The story these pictures expand upon is the account of an Inuit woman. Determined to get revenge on the man who killed her parents, the woman lures her target out onto unstable ice. She takes advantage of his emotions to push him into a state of unpreparedness. The storeman is overcome with lust, frustration, and a sense of entitlement to her body and fails to realize that he is without the necessary protection to be out in the cold. He allows his feelings to win over common sense. This narrative is interspersed with an older tale of a man’s attempt to hunt a polar bear. The fluid intertwining of these two plots reveals how much they parallel each other.
The hunter, nervous and intent on not being found by the bear, forgets that his foremost enemy is the bitter cold. In surrendering his warm hat in an attempt to confuse the animal, he also surrenders his buffer to the weather. Sitting still in the freezing temperatures further establishes his fate, and he falls victim to the cold. He and the storeman share the same fate, as their emotions solidify the victories of the bear and vengeful woman.
These parallel accounts reveal the accuracy with which legends can predict human behavior. The woman in the story even acknowledges that the polar bear tale she had heard so often mirrors her revenge plan. The ability of these stories to shed light on human nature is what makes them most valuable. Much like the woman from the story, Silko understands that these legends are relevant to present day. Her inclusion of the two tales in the book shows that she finds Native American legends to be applicable to all people at any point in history. This belief in their importance implies that she believes traditional storytelling should continue.
She communicates this belief by placing portrait 2 a few pages before “Storyteller.” This photograph shows an elderly woman smiling down on a small girl. The presence of two different generations in the photo mirrors the method of storytelling in that it is passed down to younger generations. The women’s attention to the little girl also holds a deeper meaning. She is investing time, energy, and knowledge into this child, much in the same way younger generations are infused with the collective memory that their elders bestow in legends.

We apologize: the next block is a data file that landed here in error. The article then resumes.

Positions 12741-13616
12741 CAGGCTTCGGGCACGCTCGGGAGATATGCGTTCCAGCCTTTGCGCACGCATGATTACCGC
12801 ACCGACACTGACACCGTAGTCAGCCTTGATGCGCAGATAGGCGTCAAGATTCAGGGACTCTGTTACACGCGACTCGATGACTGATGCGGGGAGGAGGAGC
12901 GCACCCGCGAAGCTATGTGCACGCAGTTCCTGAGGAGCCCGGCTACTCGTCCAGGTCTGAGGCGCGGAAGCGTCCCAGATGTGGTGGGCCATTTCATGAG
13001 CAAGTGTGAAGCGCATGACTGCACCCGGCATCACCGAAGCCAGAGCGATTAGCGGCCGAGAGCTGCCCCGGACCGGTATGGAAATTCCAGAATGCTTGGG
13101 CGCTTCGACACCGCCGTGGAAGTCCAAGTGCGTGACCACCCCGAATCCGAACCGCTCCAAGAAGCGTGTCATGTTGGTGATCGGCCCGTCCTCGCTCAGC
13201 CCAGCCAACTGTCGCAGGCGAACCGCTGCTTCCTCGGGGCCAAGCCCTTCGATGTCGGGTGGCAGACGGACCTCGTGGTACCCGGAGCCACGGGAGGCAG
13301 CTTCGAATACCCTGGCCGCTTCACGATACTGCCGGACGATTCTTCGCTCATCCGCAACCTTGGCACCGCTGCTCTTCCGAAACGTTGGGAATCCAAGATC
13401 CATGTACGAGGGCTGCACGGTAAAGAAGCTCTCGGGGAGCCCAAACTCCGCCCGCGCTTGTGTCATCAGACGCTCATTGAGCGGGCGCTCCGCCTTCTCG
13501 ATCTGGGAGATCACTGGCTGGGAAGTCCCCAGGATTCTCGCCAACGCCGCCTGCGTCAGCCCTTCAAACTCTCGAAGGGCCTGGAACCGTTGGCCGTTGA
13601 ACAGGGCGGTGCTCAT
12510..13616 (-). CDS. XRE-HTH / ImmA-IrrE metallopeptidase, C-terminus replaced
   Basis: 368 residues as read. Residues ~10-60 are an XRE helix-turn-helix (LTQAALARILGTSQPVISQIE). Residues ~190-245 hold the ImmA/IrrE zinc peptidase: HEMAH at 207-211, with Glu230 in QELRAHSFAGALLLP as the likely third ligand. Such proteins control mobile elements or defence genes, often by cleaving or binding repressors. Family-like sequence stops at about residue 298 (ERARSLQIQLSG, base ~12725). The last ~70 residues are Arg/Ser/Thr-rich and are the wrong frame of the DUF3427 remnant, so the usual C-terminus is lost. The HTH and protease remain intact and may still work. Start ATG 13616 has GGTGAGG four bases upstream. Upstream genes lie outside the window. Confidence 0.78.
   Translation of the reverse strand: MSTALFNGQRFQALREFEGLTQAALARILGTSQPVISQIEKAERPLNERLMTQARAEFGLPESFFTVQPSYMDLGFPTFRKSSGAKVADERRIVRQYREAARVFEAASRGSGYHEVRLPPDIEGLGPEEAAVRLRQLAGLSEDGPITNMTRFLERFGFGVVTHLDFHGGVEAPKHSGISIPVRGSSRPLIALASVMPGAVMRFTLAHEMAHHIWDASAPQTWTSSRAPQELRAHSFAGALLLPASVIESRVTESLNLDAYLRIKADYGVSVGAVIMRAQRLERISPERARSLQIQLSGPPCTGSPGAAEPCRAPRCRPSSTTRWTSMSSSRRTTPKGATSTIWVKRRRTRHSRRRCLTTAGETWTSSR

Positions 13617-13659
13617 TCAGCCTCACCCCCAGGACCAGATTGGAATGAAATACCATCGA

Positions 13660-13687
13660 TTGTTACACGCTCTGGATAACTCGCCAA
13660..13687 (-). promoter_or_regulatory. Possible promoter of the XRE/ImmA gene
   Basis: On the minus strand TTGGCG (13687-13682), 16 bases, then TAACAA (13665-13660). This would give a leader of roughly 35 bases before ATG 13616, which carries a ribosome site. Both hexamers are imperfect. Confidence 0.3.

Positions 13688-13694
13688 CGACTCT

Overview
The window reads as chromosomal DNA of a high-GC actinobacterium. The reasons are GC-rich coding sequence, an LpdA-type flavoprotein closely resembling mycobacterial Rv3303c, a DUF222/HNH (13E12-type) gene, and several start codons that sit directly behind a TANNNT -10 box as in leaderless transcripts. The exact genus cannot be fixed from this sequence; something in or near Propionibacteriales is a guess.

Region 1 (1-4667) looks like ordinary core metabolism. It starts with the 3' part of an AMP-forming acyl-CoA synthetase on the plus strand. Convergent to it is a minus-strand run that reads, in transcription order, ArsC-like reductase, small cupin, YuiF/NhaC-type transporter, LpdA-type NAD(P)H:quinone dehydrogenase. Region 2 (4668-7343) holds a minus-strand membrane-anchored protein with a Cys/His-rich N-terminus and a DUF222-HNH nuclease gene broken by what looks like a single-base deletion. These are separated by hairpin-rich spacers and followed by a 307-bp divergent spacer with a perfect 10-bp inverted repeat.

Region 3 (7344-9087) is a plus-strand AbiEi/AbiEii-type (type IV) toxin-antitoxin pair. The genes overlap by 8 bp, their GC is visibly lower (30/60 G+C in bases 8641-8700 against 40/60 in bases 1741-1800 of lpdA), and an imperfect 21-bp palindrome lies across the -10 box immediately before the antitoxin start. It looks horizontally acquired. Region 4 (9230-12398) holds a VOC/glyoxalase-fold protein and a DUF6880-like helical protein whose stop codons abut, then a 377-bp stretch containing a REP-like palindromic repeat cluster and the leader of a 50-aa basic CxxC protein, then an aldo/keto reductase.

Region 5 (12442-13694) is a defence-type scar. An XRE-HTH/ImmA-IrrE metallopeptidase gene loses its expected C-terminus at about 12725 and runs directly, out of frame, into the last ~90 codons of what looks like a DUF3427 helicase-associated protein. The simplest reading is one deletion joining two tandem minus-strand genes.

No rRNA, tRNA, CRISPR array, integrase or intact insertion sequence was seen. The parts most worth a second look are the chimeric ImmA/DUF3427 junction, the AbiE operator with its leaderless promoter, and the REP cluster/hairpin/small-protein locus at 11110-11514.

Immediately following “Storyteller” is Portrait 3, a photograph of two girls and an elderly woman reading together. While similar to the previous picture, this image also shows another aspect of oral culture. All three people in the photo are completely immersed in the pamphlet they are exploring, but cannot possibly be interpreting the material in the exact same way. The same feature exists in storytelling. Not everyone who hears the same story comes away with the same insight. The large variety of perspectives on these stories is what makes up a culture’s collective memory. In Silko’s case, this memory is the result of thousands of years. The traditional storytelling she grew up with was gathered over time to reflect human nature and provides valuable insight into people’s behavior. As reflected in Portrait 3, the beauty of storytelling is that both young and old can, and should, take part in it in order to continue the legacy of a culture.
“Storyteller” and these two portraits are used to communicate the importance of oral storytelling in maintaining an extensive collective memory that provides insight into human nature. By using both photographs and a story to illustrate the value of this tradition, Silko reveals the logic behind her desire to continue her oral tradition. She does not view the legends of her ancestors as simple stories that can be disregarded and forgotten. Instead she sees them as a powerful tool in understanding both herself and the people around her.